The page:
Prof Andrew Keane spoke to SiliconRepublic.com's Ann O'Dea about the potential routes to a net-zero economy and the need for a collaborative approach to achieve that future.
In the latest in our Creating The Future series, Prof Andrew Keane sat down with Ann O’Dea to discuss a range of issues such as international energy grids, the potential of green hydrogen and decarbonising the aviation industry.
Keane works with the Energy Institute at University College Dublin and is head of NexSys (Next Generation Energy Systems), the major all-island research programme that targets the development of credible pathways to a net-zero carbon energy system.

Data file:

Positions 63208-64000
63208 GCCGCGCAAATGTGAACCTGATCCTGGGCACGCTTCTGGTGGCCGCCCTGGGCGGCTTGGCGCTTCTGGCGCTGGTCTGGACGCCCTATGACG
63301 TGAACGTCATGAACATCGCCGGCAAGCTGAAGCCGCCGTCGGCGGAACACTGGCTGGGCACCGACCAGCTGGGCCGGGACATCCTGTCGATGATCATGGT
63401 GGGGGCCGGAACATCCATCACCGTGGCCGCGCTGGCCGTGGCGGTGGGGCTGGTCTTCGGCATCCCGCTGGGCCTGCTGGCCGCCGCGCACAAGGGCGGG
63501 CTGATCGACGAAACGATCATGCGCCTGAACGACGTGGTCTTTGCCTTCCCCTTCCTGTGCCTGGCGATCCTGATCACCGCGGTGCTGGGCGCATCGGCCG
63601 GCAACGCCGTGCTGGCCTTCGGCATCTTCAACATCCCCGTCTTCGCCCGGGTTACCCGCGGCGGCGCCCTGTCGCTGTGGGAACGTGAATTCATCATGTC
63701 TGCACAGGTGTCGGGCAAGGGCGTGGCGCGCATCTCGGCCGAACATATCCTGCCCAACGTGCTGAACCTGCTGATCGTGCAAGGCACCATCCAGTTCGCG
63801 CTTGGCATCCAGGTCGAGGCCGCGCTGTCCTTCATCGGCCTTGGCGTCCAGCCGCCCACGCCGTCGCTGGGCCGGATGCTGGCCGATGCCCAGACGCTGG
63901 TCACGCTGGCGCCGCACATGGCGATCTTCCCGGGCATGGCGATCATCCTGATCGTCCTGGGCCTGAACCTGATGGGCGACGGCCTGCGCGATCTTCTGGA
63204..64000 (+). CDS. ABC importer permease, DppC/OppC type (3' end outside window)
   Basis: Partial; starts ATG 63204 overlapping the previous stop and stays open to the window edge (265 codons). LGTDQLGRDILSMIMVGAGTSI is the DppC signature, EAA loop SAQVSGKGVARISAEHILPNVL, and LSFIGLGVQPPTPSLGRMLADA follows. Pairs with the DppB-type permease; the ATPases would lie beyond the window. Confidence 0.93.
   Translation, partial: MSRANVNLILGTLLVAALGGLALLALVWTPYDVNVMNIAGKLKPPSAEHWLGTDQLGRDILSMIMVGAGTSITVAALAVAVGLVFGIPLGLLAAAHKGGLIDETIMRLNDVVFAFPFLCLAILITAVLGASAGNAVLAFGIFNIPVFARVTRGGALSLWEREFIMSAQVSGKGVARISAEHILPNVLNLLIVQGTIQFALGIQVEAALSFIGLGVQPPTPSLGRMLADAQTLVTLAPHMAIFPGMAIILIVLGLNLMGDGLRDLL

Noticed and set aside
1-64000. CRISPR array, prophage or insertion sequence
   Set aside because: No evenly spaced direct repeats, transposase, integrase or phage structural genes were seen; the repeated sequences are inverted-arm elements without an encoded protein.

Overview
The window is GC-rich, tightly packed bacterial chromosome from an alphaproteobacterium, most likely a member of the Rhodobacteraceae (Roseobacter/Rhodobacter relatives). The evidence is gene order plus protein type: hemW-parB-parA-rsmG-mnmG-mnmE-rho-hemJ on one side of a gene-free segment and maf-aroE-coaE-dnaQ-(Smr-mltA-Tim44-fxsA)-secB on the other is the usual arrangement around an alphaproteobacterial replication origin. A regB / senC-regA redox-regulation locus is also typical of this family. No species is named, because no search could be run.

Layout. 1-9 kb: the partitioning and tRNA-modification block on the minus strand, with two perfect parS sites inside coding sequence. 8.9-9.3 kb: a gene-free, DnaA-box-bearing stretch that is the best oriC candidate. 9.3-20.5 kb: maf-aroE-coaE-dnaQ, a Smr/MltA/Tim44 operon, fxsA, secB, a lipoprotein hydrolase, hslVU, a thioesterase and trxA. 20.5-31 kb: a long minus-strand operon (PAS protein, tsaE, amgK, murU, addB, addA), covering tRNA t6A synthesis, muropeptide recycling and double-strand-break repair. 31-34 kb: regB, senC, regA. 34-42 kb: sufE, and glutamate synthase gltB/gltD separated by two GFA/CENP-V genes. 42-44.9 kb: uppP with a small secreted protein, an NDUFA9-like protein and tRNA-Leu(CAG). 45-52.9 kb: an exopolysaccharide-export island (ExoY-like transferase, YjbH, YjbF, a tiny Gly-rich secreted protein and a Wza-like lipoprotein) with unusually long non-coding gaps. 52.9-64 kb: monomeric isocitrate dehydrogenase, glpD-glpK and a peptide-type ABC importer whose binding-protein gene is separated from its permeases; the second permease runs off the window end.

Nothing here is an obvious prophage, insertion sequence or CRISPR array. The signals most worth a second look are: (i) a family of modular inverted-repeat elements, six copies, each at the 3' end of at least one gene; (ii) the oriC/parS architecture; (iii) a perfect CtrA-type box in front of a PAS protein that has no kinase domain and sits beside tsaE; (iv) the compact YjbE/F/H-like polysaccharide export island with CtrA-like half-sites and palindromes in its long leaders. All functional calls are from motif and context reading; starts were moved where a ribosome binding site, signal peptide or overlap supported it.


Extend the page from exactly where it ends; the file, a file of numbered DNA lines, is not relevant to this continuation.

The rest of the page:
With a combination of experience in research and industry, Keane shared his insights on the challenges both sides face in terms of trying to decarbonise the economy and reach a net-zero energy system.
“We can kind of imagine what that might look like in the future. There’s a need for real deep research to try and identify the pathway to actually getting there, to actually making that system work and work reliably and securely,” he said.
Keane believes the greatest challenge to a net-zero future is possibly the societal transition. He discussed how NexSys works to bring different types of disciplines together to look at the challenges from different angles and how that multidisciplinary approach “doesn’t often naturally happen within our university systems”.
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Words by Leigh Mc Gowran